Philosophy and Social Criticism 36 (8):875-902 (2010)

Authors
Alia Al-Saji
McGill University
Abstract
This article goes behind stereotypes of Muslim veiling to ask after the representational structure underlying these images. I examine the public debate leading to the 2004 French law banning conspicuous religious signs in schools and French colonial attitudes to veiling in Algeria, in conjunction with discourses on the veil that have arisen in other western contexts. My argument is that western perceptions and representations of veiled Muslim women are not simply about Muslim women themselves. Rather than representing Muslim women, these images fulfill a different function: they provide the negative mirror in which western constructions of identity and gender can be positively reflected. It is by means of the projection of gender oppression onto Islam, and its naturalization to the bodies of veiled women, that such mirroring takes place. This constitutes, I argue, a form of racialization. Drawing on the work of Fanon, Merleau-Ponty and Alcoff, I offer a phenomenological analysis of this racializing vision. What is at stake is a form of cultural racism that functions in the guise of anti-sexist and feminist liberatory discourse, at once posing a dilemma to feminists and concealing its racializing logic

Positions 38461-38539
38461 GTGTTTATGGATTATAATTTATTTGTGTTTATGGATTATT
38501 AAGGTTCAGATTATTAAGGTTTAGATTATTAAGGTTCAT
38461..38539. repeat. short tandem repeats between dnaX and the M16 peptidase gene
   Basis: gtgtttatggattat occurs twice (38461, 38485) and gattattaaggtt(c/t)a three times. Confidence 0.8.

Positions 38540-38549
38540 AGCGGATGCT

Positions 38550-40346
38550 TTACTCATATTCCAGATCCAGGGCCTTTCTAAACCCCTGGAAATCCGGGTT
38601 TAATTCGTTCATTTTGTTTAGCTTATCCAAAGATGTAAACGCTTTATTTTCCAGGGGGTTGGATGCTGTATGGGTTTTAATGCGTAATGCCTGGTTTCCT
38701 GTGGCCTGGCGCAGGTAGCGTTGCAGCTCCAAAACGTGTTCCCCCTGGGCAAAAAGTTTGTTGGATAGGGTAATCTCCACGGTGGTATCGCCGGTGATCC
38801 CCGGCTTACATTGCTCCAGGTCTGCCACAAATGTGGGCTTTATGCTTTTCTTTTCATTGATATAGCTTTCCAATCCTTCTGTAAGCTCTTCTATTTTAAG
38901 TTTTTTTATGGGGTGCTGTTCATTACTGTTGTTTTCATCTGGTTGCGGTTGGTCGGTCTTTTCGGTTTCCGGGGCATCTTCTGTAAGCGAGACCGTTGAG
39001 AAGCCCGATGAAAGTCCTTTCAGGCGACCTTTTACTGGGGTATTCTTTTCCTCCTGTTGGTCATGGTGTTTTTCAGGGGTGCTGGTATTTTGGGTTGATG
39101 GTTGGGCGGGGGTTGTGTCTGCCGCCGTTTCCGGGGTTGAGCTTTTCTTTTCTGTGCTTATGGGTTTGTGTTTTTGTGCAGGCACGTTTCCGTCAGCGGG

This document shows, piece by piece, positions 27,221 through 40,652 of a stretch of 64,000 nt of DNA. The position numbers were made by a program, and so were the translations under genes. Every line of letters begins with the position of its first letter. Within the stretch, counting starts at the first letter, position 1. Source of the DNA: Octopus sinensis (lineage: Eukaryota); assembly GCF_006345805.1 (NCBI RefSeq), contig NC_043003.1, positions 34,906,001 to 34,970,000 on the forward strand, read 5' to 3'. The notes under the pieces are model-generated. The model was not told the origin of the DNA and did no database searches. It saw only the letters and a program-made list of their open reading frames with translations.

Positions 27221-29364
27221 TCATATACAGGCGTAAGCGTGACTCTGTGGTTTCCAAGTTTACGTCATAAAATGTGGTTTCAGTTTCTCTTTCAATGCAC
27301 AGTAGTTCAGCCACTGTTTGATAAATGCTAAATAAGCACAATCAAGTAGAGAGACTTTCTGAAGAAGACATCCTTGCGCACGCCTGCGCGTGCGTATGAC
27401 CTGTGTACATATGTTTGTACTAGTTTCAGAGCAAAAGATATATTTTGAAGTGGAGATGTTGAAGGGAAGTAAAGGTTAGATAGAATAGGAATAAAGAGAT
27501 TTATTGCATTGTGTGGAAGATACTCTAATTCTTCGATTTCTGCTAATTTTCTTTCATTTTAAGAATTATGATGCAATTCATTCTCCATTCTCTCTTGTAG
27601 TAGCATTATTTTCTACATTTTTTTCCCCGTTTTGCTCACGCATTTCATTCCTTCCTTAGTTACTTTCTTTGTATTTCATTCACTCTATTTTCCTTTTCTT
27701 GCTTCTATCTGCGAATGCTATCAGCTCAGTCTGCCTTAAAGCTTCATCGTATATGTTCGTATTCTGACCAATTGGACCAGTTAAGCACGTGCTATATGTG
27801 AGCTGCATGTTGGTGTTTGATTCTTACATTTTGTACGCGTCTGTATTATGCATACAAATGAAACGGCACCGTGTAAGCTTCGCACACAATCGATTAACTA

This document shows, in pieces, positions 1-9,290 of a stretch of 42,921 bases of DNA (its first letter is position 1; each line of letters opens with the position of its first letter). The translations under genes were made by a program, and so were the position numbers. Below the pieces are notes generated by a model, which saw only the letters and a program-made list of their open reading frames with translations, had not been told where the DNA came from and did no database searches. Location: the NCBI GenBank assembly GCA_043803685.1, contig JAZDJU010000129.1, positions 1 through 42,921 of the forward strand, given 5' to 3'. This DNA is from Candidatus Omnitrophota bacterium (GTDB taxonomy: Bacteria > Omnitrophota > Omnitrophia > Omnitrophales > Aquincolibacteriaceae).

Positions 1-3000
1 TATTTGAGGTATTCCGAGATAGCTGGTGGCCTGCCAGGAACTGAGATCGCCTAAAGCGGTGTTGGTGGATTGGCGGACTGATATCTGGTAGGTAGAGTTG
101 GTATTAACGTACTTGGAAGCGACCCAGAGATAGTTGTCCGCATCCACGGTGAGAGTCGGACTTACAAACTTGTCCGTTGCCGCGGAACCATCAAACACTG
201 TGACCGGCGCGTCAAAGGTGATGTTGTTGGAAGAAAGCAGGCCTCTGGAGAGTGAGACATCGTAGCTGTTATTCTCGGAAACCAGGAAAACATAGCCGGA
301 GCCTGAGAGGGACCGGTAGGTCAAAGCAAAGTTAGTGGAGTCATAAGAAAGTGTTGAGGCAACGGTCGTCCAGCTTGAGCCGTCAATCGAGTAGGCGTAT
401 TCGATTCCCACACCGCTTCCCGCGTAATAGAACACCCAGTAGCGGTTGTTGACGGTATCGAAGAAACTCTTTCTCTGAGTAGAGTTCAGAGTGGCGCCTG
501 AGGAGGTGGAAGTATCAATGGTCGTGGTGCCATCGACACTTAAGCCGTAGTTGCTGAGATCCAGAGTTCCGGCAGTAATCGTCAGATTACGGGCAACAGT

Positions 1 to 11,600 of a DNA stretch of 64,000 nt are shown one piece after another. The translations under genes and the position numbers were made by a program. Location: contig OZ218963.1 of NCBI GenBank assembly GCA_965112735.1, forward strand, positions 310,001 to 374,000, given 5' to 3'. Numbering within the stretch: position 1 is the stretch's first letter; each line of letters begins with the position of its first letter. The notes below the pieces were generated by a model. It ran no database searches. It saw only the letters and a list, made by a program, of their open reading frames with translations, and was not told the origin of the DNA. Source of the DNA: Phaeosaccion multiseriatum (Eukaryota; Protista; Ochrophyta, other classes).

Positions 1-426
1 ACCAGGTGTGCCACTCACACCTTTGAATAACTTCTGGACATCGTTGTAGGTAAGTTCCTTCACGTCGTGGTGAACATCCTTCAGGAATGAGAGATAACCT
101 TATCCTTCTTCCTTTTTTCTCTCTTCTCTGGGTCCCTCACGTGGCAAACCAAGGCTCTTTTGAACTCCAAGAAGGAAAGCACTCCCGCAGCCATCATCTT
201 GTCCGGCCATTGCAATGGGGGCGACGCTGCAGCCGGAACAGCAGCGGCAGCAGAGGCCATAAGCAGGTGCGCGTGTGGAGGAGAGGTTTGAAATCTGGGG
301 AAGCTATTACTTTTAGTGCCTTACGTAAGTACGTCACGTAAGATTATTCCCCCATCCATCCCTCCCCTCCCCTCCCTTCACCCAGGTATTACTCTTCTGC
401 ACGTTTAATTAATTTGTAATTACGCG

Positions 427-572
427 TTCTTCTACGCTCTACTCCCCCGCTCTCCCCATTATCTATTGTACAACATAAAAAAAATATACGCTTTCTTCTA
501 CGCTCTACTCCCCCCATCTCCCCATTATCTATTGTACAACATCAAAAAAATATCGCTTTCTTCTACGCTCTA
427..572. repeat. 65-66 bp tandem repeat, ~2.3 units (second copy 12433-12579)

Keywords Racialization  Islam  Hijab  Veil  Racism  Muslim women
Categories (categorize this paper)
DOI 10.1177/0191453710375589
Options
Edit this record
Mark as duplicate
Export citation
Find it on Scholar
Request removal from index
Revision history

Download options

PhilArchive copy


Upload a copy of this paper     Check publisher's policy     Papers currently archived: 63,323
Through your library

References found in this work BETA

Add more references

Citations of this work BETA

Oppressive Things.Shen-yi Liao & Bryce Huebner - 2021 - Philosophy and Phenomenological Research 103 (1):92-113.
The Production of Acceptable Muslim Women in the United States.Falguni A. Sheth - 2019 - Journal of Aesthetics and Art Criticism 77 (4):411-422.

View all 20 citations / Add more citations

Similar books and articles

Muslim Women and the Rhetoric of Freedom.Alia Al-Saji - 2009 - In Mariana Ortega & Linda Martín Alcoff (eds.), Constructing the Nation: A Race and Nationalism Reader. SUNY Press.
Muslim Governance and the Duty to Protect.Irene Oh - 2013 - Journal of Religious Ethics 41 (1):15-19.
Who Counts as a Muslim? Identity, Multiplicity and Politics.Saba Fatima - 2011 - Journal of Muslim Minority Affairs 31 (3):339-353.

Analytics

Added to PP index
2010-10-10

Total views
207 ( #49,560 of 2,448,710 )

Recent downloads (6 months)
5 ( #142,302 of 2,448,710 )

How can I increase my downloads?

Downloads

My notes